His Excellency, in thanking the settlers for their address of welcome, said he believed that the great majority of the returned soldiers would win through. After all, those that went, those that volunteered to undergo the great risks, the exhausting sufferings and the extreme discomforts of war were the best of the land. Some, no doubt were weakened in body and will by what they went through. But he did not believe that this applied to the great majority, and he was sure there were some who were stronger and not weaker for their experiences. It was a new proposition that they had come to here, but that he was sure did not frighten them. Soldiering was a new proposition to most of them, but they made none the worse soldiers for that. They were having a difficult time at the start, but they had a difficult time at the start at Gallipoli and in France, and that did not prevent them winning in the end. He felt sure they would win in the end here.
One can only imagine Andy’s feelings as he watched the Governor’s party disappear down the dusty road.
The settlers battled on. The School of Arts, library and meeting room were built, along with a recreation hall. The men were prepared to put their own savings towards developing Gunnewin, but there was little money to spare. Fund-raising activities and social events were planned, for community morale and to encourage Roma residents to visit. Jane organised a coin evening and dance at the new Gunnewin hall in October. But fund-raising in an increasingly impoverished community was not easy, and the hall still had not been paid for a year later. The ex-soldiers felt somewhat marginalised and did not want to be perceived as a burden on the Roma community. Andy would have felt this keenly.
Andy and Jane had put their all into Bonnie Brae Farm yet there was no improvement in sight. There was no money to pay the increased survey fees and rent that were about to come due. They made the difficult decision to leave. At the start of 1923 they returned to Victoria with their new daughter, Mavis Irene “Rene” Duncan, born 20 June 1922.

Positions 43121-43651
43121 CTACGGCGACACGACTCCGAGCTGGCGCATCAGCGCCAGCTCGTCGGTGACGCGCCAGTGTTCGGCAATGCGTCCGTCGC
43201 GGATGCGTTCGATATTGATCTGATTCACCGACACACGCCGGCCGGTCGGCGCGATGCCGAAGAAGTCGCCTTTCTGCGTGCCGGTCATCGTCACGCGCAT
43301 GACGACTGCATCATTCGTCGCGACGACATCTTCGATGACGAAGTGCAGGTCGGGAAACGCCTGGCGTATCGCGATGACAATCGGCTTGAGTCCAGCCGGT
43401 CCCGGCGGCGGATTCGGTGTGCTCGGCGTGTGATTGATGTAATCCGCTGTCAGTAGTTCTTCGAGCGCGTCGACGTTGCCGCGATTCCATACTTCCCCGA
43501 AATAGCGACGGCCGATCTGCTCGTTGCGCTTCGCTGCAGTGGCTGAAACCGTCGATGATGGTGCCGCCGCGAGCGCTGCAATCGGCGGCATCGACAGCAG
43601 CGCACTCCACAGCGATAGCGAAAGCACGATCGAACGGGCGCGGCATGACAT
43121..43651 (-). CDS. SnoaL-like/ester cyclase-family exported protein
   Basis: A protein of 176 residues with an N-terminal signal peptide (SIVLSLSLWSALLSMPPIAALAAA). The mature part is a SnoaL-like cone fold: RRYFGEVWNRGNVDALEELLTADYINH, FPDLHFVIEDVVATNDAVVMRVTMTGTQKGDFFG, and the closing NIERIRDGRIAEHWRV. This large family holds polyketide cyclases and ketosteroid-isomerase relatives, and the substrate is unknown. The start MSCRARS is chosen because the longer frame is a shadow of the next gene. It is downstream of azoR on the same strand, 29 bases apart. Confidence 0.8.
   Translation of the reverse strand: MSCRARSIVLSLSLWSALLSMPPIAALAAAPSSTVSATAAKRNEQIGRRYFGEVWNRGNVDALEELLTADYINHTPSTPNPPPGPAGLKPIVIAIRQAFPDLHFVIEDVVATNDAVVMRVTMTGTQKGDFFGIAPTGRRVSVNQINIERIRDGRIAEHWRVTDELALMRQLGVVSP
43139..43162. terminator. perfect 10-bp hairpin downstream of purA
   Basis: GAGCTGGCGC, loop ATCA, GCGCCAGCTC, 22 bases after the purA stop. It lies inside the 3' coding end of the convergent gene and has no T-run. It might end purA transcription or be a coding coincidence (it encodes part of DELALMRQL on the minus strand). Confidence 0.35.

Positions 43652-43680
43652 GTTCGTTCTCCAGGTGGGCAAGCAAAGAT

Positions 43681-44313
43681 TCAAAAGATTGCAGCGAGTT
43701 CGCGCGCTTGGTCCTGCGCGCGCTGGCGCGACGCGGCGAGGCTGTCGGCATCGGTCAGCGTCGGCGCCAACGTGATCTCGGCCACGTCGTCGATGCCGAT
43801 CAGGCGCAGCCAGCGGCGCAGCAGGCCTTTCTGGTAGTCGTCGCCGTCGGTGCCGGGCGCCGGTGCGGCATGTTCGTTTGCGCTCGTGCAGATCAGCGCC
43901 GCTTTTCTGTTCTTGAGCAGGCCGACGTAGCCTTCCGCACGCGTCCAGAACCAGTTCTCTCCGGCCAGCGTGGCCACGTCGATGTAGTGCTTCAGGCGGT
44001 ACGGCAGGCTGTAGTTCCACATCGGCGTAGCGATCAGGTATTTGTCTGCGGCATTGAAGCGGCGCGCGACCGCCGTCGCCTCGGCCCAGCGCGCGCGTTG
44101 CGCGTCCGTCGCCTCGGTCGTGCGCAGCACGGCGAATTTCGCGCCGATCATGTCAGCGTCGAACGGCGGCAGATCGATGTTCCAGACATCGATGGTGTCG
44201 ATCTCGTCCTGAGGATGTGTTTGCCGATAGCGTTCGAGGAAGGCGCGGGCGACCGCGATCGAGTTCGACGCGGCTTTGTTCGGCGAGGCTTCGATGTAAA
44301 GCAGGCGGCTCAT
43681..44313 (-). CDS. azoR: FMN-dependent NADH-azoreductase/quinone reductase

NAA:J34, C40547 DUNCAN, Elizabeth Jane beneficiary of DUNCAN, Andrew Steward – Service Number – 157. National Archives of Australia
RiponshireAdvocateJanuary – March 1920. State Library of Victoria
1922 ‘Alleged Unlawfully Killing a Calf’. Western Star and Roma Advertiser (Toowoomba, Qld. : 1875 – 1948), 15 November, p. 2. [ONLINE] Available at: http://nla.gov.au/nla.news-article98189472 [Accessed 10 August 2013].
Featured image: ‘Discharged Soldiers’ Settlement at Mount Hutton, near Roma, Maranoa District, South-Western Queensland’. From The Pocket Queensland 1924, published by Queensland Government Intelligence and Tourist Bureau. State Library of Queensland collection. [ONLINE] Available at https://archive.org/details/ThePocketQueensland
On 14 July 1919, the day before his 37th birthday, Andy was discharged from the Australian Army.
Andy and Jane had been married for 5 years but had spent barely 4 months as husband and wife. They must have been excited to restart their lives together. I imagine Jane was determined not to be separated from Andy again.
Jane brought Andy home to Beaufort, Victoria where he met her family probably for the first time.
No doubt Jane’s mother Elizabeth welcomed Andy into the family, but what did patriarch John Stewart think of his new son-in-law? Did John’s blunt manner cause tension?
The Stewart home was a small miner’s cottage – two bedrooms at the front, a kitchen-eating room behind and a verandah. There wasn’t much space to retreat from a tense situation. The kitchen was Elizabeth and Jane’s domain, the verandah was where John would sit and smoke his pipe. Where did Andy fit?
Andy was going through a difficult period, assimilating back into civilian life. He may have had bad dreams or flashbacks. He may have felt that there was no-one he could talk to about his experiences. But not only did he have to psychologically adjust, he had to find his place in the Stewart family.
Perhaps this is when Andy took on the chore of chopping wood for the fire and the stove. Next to the house was a substantial woodpile. Going out to the woodpile would have been a good way for Andy to get some time to himself and let off some steam, while also being a productive member of the family.
NAA: B2455, DUNCAN, A.S. National Archives of Australia.
Featured image: Andrew Stewart Duncan with niece Nellie Bruce Stewart and Clarence Leslie Stewart, Beaufort c.1919. From the author’s collection. Copyright Andrew Palmer.